Arts & Culture / Mosaic / January 23, 2019

How students prepare for Rep Term

Right: Senior Olivia Lemke watches the rehearsals for “The Laramie Project,” during this stage of rehearsal, Lemke is in charge of reminding students of their lines should they forget them. (Katy Coseglia/TKS)

Catching a theatre major with some free time this term will be difficult according to junior Riley Nelson. This Winter Term is a Repertory Term, an immersive theatre program held every three years. Instead of taking normal classes, students selected to be part of the program take three theatre classes and work extensively to produce two shows after just 10 weeks of preparations.

“Everybody is working all the time, just on different things. There are people that have to get in front of it, like the set crew and the stage managers,” Nelson said. “[Staying organized] is largely one day at a time and one week at a time. Some days there isn’t even time to catch a breath, but that’s okay, we’re doing what we love.”

The experience is meant to allow students to get an idea of what it would be like to work for a professional theatre company. Each week, the students get emailed a rough schedule of what events and rehearsals will be happening. Senior Olivia Lemke is production manager for Rep Term and works on publicity for the Theatre Advisory Board. She is in charge of sending those emails to the students.

In the morning, students have either a full company meeting, a production meeting or a theatre class. Students are also assigned crews to work with such as lighting, sound and set design.

“1 p.m. to 6 p.m is crew time (everyone is assigned to different crews and usually multiple crews and then they work as scheduled). 7 p.m. to 11 p.m. are rehearsals the two shows alternate nights,” Lemke wrote in a message to TKS.

The two shows being produced this term are “The Laramie Project” by MoisŽs Kaufman and “Children’s Hour” by Lillian Hellman. Though the students involved with Rep Term didn’t want to reveal exactly how the plays were going to be produced, they shared that each play would feature a large cast of rotating characters.

“The Laramie Project” is a play about a theatre company investigating the reactions of the high-profile 1998 murder of Matthew Shepard, a gay man from Wyoming. The play deals with themes of homophobia, hate and violence in small towns.

“The Children’s Hour” is another play that deals with homophobia. The play is about two headmistresses of an all-girl school who are accused of having a sexual relationship by a spurned student.

Senior Van Johnson is one of the actors in “The Children’s Hour.” Though the hours are long, Johnson is glad to be able work with material that challenges him to become better at his craft.

“Those who participate have to work with three different crews. I’m on publicity, the scene crew and the lighting crew. I also chose to act . . . It’s the first time that I’ve been doing acting and crew work at the same time,” Johnson said. “Things are kept very professional so that it’s an immersion process. It’s like ‘If you want to do this for real, this is the amount of work you have to put in.’”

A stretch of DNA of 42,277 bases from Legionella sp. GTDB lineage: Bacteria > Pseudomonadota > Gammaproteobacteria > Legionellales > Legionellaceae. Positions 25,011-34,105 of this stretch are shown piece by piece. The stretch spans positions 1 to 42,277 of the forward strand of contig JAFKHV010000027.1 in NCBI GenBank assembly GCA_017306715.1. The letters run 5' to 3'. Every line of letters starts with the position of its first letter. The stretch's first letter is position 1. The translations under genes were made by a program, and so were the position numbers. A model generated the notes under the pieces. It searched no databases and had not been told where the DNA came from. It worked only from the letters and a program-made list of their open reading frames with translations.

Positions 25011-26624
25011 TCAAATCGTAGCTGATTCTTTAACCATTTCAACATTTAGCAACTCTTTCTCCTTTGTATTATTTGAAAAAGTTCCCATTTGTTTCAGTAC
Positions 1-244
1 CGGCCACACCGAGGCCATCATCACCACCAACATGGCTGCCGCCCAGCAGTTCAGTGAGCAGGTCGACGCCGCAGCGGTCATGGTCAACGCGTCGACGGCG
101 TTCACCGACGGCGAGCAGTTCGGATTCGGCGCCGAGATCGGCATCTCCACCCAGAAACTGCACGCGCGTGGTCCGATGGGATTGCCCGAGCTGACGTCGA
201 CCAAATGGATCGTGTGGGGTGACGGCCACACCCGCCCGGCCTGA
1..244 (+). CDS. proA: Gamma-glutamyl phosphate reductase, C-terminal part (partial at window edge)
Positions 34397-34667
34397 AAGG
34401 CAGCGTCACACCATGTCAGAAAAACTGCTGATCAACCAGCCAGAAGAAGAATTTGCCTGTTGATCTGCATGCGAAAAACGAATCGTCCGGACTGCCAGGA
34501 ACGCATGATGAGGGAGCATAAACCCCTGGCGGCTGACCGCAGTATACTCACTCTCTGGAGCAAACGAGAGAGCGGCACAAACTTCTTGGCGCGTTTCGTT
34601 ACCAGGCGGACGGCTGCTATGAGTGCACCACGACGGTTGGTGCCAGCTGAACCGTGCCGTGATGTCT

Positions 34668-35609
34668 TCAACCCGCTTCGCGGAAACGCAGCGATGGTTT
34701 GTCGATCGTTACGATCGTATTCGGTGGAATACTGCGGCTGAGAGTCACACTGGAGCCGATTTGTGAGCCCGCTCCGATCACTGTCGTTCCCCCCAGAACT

For Johnson, having a mix between doing hands-on work and having classroom time has been crucial. For example, Johnson stated learning things in beginning acting, such as how to rehearse properly by oneself, came in handy for Rep Term.

“When I came to Knox I got really educated about all the stuff I needed to know about theatre and acting, and just performing in general. That really helped me,” Johnson said.

Nelson has also had a huge learning curve since becoming a stage manager for Rep Term, a position he’d never had before.Though having to stay on top of so many moving parts while also preparing for his role in “The Laramie Project” has been tough, he’s glad to have the opportunity. The idea of community that Rep Term fosters has been worth the effort.

“Knowing everyone around you is doing as much work as you … that feeling is hard to put into words. You know that other people want the same thing as you do and it’s [a] near constant motivation,” Nelson said. “These weeks of our lives we’ve devoted to this and that’s an important way to think about [Rep Term].”

 

‘Children’s Hour’ will run on February 21, 26, 28 & March 2 at 7:30 p.m and February 23 at 2 p.m. The performance will be located at the Harbach Theatre.

‘The Laramie Project’ will run on  February 22, 23, 27 & March 1 at 7:30 p.m. and on March 2 at 2 p.m. The performance will be located at The Studio Theatre.

Zarah Khan, Co-Mosaic Editor
Zarah Khan is a senior majoring in English literature and minoring in political science. She started volunteer writing during Fall term of her sophomore year.

Tags:  Olivia Lemke rep term Riley Nelson Van Johnson

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